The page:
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In nearly all software (that I've used so far) that allows to set the encryption settings, default settings are kind of weak. There is always something that you should tweak to achieve better protection. It applies to regularly updated software as well. Why is it so? If a main task of a software is to protect your data via encryption, why does it allow to set potentially insecure options?

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  • Can't say in general. Sometimes it is for hysterical raisins: older versions of the software were made with bad choices and newer ones have to stick with them. Sometimes it is for performance reasons, if the security level of the faster option is adequate. Generally user-visible knobs controlling crypto are a bad idea, because most users are not competent to make decisions about that. – Squeamish Ossifrage Dec 24 '17 at 19:25
  • I guess I forgot to mention that I was under the impression of dm-crypt/truecrypt and similar, that require you to be somewhat competent. – Alexey Novikov Dec 24 '17 at 19:28
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    What exactly do you see as "weak encryption"? Would you say that AES with 128 bit key is weak and that a program should better use AES 256, or something like triple encryption (AES, Serpent, Twofisch, as Truecrypt has the option for as far as I know)? – Nova Dec 24 '17 at 21:47
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    I agree with @Nova that this question makes a claim of "default settings are generally weaker than optimal ones" without actually proving this claim and explaining what this weaker than optimal really means for the OP. In my opinion a setting is optimal if it provides enough security for the specific purpose without needing too much resources (CPU, memory, time, usability). I don't consider stronger encryption optimal if it uses more resources without actually improving the real security in the specific use case. – Steffen Ullrich Dec 25 '17 at 21:18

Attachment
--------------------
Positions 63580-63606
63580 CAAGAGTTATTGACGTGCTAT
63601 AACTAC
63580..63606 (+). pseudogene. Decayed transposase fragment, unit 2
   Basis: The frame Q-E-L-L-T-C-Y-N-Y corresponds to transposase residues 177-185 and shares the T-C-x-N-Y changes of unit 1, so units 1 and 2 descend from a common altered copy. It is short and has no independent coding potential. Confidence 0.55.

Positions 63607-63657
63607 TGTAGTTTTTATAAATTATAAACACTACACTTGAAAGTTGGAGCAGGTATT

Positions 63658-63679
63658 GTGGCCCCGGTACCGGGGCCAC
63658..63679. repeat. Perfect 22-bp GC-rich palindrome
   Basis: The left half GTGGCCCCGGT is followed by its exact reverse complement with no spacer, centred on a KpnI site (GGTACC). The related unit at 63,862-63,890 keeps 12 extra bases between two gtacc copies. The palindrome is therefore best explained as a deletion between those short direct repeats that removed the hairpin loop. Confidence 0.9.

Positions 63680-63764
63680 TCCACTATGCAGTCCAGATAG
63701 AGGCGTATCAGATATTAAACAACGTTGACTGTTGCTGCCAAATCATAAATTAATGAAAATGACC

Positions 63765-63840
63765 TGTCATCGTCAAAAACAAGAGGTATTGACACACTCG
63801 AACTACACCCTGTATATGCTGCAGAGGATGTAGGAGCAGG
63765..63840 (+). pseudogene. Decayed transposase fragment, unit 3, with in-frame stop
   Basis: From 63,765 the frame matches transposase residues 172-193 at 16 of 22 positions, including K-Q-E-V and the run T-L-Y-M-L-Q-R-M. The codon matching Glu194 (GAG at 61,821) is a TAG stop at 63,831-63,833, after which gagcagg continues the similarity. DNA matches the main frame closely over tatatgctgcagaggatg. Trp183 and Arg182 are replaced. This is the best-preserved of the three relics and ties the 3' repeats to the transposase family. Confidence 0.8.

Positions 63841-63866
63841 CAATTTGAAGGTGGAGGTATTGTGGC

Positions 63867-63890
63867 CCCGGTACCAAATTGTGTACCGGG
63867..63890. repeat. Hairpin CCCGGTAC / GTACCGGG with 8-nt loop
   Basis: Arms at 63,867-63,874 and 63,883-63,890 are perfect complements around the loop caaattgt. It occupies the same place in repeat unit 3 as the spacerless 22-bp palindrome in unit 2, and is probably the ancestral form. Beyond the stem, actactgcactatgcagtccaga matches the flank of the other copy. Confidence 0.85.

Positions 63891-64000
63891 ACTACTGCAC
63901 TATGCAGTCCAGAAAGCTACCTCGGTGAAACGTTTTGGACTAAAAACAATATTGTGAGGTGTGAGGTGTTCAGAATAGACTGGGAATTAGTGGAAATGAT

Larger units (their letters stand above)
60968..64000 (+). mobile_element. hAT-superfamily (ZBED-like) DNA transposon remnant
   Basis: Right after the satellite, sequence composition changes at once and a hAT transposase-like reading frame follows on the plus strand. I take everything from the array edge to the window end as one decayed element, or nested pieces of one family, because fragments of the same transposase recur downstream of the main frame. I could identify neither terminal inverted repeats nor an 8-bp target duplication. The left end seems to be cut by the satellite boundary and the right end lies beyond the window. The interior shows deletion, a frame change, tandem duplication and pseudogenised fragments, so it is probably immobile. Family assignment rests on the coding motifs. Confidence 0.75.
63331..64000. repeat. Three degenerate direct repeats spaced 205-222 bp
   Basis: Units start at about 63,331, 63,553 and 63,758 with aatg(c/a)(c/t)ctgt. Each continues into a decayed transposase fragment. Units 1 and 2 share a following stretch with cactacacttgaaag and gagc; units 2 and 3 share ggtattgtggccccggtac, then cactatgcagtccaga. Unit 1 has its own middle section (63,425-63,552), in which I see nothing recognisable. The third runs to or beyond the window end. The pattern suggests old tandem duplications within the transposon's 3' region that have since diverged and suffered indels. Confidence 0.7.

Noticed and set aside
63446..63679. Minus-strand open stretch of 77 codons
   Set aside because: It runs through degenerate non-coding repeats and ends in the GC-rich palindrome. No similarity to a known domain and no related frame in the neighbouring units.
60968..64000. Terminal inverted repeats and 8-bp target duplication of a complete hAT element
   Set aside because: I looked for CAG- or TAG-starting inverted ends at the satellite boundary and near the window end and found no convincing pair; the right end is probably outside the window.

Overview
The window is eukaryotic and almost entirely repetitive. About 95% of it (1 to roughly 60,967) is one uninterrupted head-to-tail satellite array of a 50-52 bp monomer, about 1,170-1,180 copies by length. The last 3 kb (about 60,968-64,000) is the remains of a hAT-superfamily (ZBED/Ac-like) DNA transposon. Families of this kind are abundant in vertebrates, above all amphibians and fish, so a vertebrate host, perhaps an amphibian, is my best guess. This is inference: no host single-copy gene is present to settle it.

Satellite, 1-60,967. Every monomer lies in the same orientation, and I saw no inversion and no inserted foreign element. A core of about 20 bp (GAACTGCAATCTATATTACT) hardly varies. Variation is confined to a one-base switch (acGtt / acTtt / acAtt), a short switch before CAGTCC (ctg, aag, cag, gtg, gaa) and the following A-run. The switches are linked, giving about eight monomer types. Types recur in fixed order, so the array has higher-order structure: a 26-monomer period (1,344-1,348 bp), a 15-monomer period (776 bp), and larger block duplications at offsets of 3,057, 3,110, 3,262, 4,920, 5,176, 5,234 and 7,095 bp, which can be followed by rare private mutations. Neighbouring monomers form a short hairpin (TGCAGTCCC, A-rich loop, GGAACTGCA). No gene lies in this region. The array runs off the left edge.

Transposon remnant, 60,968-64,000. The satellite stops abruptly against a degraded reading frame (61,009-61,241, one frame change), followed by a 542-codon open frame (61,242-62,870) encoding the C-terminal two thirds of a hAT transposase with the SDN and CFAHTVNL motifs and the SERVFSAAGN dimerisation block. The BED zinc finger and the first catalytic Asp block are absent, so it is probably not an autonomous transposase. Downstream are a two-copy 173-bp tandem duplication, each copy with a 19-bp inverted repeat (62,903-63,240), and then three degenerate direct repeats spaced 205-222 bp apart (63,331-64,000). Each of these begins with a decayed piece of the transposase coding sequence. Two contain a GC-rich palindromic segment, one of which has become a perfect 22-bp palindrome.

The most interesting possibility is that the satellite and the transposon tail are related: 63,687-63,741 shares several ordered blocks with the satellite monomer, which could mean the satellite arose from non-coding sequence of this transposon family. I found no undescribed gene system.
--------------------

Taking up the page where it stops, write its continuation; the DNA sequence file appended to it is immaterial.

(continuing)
• To say something is optimal, you need to define the optimization goal. The default setting in your encryption software is likely optimal for the goal that the software developers had in mind, however the developer's goal may not necessarily be the same as yours. – Lie Ryan Dec 26 '17 at 18:08
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One reason is that older algorithms are likely to have wider support. Such defaults probably ensure that the software runs on a wide variety of platforms out of the box. The software itself might also be old.

It may be assumed by the developers that you will configure the software to meet your expectations after installation. It may be arguable that this is not an ideal assumption to make.

However, if the alternative is that the user must configure the software just to install it at all, then non-technical users may balk or may not be proficient enough to understand the installation/configuration process. Which means that the software won't be installed or used properly, which is worse then being stuck with Triple-DES as the default cipher.

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    "Security at the expense of usability, comes at the expense of security." ~ AviD's rule. – SEJPM Dec 25 '17 at 9:21

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